What It Really Means When Athletes Enter A 'Pain Cave'

If you've ever done a hard high-intensity workout and hit your mental and physical limit partway through, you know what it feels like to be in the pain cave. Your muscles are on fire and aching, your lungs feel like they might burst, and your vision might even start to blur. As Breaking Muscle explains it, you enter the pain cave the moment when you question whether or not you'll be able to finish a workout. 

Pushing through pain cave moments is how an athlete makes big mental and physical strides in their training, so while it might seem like a negative, entering this state of mind is actually not a bad thing in most cases. There isn't a specific heart rate or weight that you have to lift to be in the pain cave: The threshold is different for everyone, but the feeling is universal. "Every part of your body is screaming at you to cease the exercise and your brain isn't far behind," Justin Fauci, NASM-certified personal trainer, told Healthline. "At this point, you can listen and give in or you choose to endure your time in the pain cave."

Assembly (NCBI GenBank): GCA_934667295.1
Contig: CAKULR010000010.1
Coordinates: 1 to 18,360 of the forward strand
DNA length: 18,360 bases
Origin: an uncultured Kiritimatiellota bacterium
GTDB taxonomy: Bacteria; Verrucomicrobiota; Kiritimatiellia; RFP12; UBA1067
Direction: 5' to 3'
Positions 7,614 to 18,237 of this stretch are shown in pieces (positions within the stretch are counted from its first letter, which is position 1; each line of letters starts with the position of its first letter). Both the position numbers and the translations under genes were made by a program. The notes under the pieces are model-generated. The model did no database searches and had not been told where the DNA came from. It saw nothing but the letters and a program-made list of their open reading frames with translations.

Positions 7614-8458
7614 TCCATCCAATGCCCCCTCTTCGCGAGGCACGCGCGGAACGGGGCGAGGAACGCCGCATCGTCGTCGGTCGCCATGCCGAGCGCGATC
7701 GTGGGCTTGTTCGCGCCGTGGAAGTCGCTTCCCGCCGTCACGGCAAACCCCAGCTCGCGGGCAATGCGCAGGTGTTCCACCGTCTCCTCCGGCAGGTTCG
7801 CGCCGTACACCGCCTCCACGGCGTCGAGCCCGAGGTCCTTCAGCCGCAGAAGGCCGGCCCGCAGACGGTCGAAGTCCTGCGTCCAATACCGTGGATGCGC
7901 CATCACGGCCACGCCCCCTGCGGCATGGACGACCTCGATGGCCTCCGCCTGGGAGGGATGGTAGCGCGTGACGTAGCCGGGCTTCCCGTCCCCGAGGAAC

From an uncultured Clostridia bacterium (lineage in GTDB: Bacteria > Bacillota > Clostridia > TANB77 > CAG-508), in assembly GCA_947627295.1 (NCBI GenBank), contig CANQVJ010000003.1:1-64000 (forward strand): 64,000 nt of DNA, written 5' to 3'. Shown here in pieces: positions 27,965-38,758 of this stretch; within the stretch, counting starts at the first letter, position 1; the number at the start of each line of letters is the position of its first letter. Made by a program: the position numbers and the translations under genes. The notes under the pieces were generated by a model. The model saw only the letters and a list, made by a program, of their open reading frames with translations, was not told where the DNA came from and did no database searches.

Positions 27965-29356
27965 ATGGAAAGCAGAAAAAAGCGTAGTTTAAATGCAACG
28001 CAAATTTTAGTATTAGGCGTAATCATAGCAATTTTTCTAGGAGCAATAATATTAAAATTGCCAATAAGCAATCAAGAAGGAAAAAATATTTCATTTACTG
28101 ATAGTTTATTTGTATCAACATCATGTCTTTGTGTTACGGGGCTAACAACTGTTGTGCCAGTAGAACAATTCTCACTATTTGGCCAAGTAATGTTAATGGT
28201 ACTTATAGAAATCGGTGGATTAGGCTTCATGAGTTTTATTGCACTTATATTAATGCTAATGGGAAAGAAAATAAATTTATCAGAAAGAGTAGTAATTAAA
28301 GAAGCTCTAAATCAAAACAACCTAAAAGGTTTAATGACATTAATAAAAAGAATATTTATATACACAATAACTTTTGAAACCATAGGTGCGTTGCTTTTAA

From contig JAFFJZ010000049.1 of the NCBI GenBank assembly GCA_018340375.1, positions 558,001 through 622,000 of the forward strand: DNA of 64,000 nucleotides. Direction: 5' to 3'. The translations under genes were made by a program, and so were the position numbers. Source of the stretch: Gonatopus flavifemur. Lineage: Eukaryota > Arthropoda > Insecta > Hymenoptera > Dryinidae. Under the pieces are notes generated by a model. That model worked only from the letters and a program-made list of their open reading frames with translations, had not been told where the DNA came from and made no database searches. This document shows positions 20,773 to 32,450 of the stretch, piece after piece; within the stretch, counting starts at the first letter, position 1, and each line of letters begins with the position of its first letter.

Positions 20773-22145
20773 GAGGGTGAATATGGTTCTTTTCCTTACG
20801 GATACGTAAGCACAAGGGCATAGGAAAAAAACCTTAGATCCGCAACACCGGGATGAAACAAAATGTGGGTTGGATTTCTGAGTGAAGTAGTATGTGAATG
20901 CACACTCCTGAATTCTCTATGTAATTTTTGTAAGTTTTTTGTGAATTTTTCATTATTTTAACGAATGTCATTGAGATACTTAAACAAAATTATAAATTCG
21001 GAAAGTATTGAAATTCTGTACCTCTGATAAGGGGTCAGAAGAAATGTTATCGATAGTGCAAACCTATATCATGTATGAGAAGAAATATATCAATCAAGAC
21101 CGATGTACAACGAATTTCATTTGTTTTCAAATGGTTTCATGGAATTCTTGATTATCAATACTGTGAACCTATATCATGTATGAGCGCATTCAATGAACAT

You may struggle to get to this point if you're new to working out. "It takes a certain level of mental fortitude to get to this point," personal trainer Danny Omokha told Well + Good. "For most beginner lifters or athletes, they might not be able to work at a high enough intensity to get to the pain cave. The more experienced you are, the easier it will get to attain this level of intensity."

Can the pain cave be a bad thing?

Like most things when it comes to exercise, you can easily overdo it, and too much time spent in the pain cave is a bad thing. You don't want to push so hard that you need several days to recover between workouts, and the feeling of being in the pain cave shouldn't be about pushing yourself harder in order to ignore other emotional problems in your life. If you're getting over a breakup, for example, it may be tempting to hit the CrossFit gym twice a day to lose yourself in the pain cave sensation, but doing that may be your way of not dealing with your feelings of grief. If you find yourself purposely pushing to the point of pain in every workout, it's time to back off and add some low-intensity or rest days into your routine

One final note: For some endurance athletes, like cyclists and runners, you may hear them refer to "my pain cave." They aren't talking about their legs during a workout, they're likely referring to their basement or garage setup where they keep their stationary bike or treadmill (via Training Peaks).